City: Buffalo, New York
Restoration status: Demolished, 1950
Established in 1875, the Larkin Company was a national mail-order business that sold soap products to middle class consumers. Its managers, including John D. Larkin, Elbert Hubbard, Darwin Martin, and William Heath ascribed to the belief that hard work was a moral imperative, and attempted to foster a familial office culture. The construction of a new headquarters was intended to ensure the highest levels of efficiency, productivity, and cooperation among its employees. The mottoes adorning the structure’s balconies and exterior plaques, written primarily by Heath, reinforced these ideals. The structure’s plan, interior and exterior design, and furnishings responded to the daily operations of the company and provided for the welfare of its employees—an early form of air conditioning cooled the space while a communal dining facility, classrooms, and lounge area with a fireplace promoted a congenial office culture.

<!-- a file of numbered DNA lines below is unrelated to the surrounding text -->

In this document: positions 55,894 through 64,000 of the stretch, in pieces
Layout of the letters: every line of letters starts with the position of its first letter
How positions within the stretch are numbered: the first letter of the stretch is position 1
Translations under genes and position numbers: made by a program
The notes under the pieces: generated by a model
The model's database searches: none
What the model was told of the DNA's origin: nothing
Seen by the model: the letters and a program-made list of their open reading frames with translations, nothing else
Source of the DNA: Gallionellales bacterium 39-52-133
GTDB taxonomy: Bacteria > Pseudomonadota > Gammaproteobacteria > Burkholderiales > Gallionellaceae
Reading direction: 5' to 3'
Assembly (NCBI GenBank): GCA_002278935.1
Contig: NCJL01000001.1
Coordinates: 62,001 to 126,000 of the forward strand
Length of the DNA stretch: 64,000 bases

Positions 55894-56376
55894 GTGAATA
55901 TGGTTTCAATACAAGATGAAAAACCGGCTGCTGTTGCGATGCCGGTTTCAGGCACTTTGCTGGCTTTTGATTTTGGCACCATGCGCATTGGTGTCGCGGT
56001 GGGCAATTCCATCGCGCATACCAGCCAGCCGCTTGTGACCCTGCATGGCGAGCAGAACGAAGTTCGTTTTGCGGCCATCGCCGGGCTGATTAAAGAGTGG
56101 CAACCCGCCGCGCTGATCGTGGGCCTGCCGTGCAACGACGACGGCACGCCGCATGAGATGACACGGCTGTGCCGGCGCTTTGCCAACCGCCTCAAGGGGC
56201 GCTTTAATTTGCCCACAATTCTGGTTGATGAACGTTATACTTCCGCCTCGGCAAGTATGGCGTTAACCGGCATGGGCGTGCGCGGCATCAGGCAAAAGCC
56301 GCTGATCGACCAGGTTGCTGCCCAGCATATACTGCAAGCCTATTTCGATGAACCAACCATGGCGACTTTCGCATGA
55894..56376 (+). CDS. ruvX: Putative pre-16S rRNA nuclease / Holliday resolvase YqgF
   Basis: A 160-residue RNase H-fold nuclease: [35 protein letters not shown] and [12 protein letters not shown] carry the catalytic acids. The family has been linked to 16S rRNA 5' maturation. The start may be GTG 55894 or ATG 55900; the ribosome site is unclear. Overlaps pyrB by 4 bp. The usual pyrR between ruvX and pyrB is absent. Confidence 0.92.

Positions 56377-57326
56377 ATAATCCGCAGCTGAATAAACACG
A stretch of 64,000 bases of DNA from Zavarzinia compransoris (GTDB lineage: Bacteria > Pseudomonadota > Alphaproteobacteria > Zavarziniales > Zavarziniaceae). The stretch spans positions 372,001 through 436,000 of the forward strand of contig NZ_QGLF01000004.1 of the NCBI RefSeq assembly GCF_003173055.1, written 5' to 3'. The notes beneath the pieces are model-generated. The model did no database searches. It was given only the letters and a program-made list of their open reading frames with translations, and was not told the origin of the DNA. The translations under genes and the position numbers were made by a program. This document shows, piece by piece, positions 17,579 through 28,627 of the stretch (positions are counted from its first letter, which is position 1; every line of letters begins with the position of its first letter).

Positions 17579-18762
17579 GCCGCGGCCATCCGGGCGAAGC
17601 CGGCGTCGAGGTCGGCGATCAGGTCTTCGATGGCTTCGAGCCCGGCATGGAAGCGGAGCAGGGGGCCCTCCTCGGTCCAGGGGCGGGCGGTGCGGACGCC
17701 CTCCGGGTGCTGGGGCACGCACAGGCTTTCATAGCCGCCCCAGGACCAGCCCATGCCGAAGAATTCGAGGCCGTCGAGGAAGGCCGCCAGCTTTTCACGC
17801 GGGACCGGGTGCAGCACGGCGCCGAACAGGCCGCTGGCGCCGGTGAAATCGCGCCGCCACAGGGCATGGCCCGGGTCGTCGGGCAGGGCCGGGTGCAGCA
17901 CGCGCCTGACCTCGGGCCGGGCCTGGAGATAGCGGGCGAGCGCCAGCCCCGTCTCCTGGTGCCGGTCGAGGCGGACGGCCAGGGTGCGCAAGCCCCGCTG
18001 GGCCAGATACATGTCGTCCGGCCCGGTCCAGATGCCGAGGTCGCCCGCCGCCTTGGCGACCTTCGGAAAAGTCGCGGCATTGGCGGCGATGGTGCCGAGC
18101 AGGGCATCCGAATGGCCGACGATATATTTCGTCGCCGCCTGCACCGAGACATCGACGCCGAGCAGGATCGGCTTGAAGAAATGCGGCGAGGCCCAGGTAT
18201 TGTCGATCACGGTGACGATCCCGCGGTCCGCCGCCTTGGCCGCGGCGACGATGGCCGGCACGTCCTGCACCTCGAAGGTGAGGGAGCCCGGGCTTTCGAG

Martin, the company’s secretary, pushed Larkin to hire Wright for the design of their new headquarters. Wright called on his experience working with Adler and Sullivan to convince Martin of his capabilities in the execution of his first independent, large-scale commercial project. In contrast with Wright’s residential projects of the period, in which the primary spaces radiate out from the core of the building, a steel frame sheathed in masonry encloses a large, open, five-story well illuminated by skylights at the heart of the building. Executive staff occupied desks in this space, and a grid of thick balconies extended up and around it. The building’s exterior was volumetric and grandiose, and a geometric program of ornament complemented assertively rectangular buttresses surmounted by globes and figural sculptures by Wright’s frequent collaborator, Richard Bock.